"She has been ill, Biddy," said Violet. "Evelyn has been ill, but she is better now; she's coming back to-night. We are all glad, for we all love her.""I did not specially mention the flowers, my dear. There are many rules in full force at Mulberry Court, and the pupils are expected to obey them all."
"Nonsense, Janet, you know you're one of the best French scholars in the school. You won't get out of answering my question by that flimsy excuse. Don't you hate Miss O'Hara?"
When the servant answered her summons, she desired her to ask Miss O'Hara to come to her immediately."No, Bridget, you cannot. You have been sent here to be under my care, and you must remain with me at least until the end of the term."She had to own to herself that Bridget had proved a very irritating companion. She would take her part, of course; but she felt quite certain at the same time that she was going to be a trial to her. As she stood by her window now, however, a little picture of the scene which the Irish girl had described so vividly presented itself with great distinctness before Dorothy's eyes.
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"My dear, you have been ill, which accounts for your nervousness. But in any case a person with the stoutest nerves may be pardoned for fainting if she is flung out of a carriage. I cannot imagine how you escaped as you have done."
"Nothing in the world could be stupider than French poetry," she muttered. "How am I to get this into my head? What a nuisance Olive is with her stories—she[Pg 46] has disturbed my train of thoughts. Certainly, it's no affair of mine what that detestable wild Irish girl does. I shall always hate her, and whatever happens I can never get myself to tolerate Evelyn. Now, to get back to my poetry. I have determined to win this prize. I won't think of Evelyn and Bridget any more."Her first impulse was to open the door of her prison and go boldly out.She leant back, therefore, in her chair and reflected with a sad sort of pleasure on the sorrow which her father would feel when he learnt that she had almost died of hunger and exhaustion at this cruel school.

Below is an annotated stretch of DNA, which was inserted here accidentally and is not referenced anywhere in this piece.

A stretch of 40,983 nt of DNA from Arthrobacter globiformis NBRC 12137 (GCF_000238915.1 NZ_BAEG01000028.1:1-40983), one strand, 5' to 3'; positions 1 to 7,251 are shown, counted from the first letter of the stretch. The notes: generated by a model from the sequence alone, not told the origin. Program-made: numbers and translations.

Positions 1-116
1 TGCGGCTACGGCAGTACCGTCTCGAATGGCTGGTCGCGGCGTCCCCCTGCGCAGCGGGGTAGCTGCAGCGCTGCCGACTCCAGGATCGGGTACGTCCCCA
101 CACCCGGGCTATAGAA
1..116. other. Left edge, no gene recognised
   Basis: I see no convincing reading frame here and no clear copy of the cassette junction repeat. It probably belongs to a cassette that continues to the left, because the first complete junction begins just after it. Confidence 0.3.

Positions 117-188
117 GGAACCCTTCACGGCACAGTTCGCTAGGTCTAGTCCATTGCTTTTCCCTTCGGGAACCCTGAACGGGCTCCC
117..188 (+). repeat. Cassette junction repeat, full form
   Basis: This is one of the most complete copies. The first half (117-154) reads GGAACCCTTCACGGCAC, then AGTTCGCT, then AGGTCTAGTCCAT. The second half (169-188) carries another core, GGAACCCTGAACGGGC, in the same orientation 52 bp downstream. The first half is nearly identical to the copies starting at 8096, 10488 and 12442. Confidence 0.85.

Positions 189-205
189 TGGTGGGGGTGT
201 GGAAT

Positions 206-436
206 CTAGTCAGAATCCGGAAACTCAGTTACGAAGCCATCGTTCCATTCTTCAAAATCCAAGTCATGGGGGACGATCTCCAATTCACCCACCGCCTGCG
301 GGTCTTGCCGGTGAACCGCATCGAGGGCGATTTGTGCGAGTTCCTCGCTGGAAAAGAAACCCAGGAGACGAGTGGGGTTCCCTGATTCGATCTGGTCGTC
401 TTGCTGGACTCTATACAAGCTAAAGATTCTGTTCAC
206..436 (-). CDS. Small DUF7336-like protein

Janet ran out of the room. Her heart was beating hard and fast. Should she tell Mrs. Freeman what Olive had just confided to her, that Bridget and a number of the smaller children of the school had rushed down the road to meet Evelyn, carrying boughs in their hands, and doubtless shouting loudly in their glee?
"I don't think I shall like school," she said, "but I'll do anything you wish me to do, dearest Dorothy."
"Don't say 'good gracious,' Bridget; it's a very ugly way of expressing yourself. You have learnt something, haven't you?"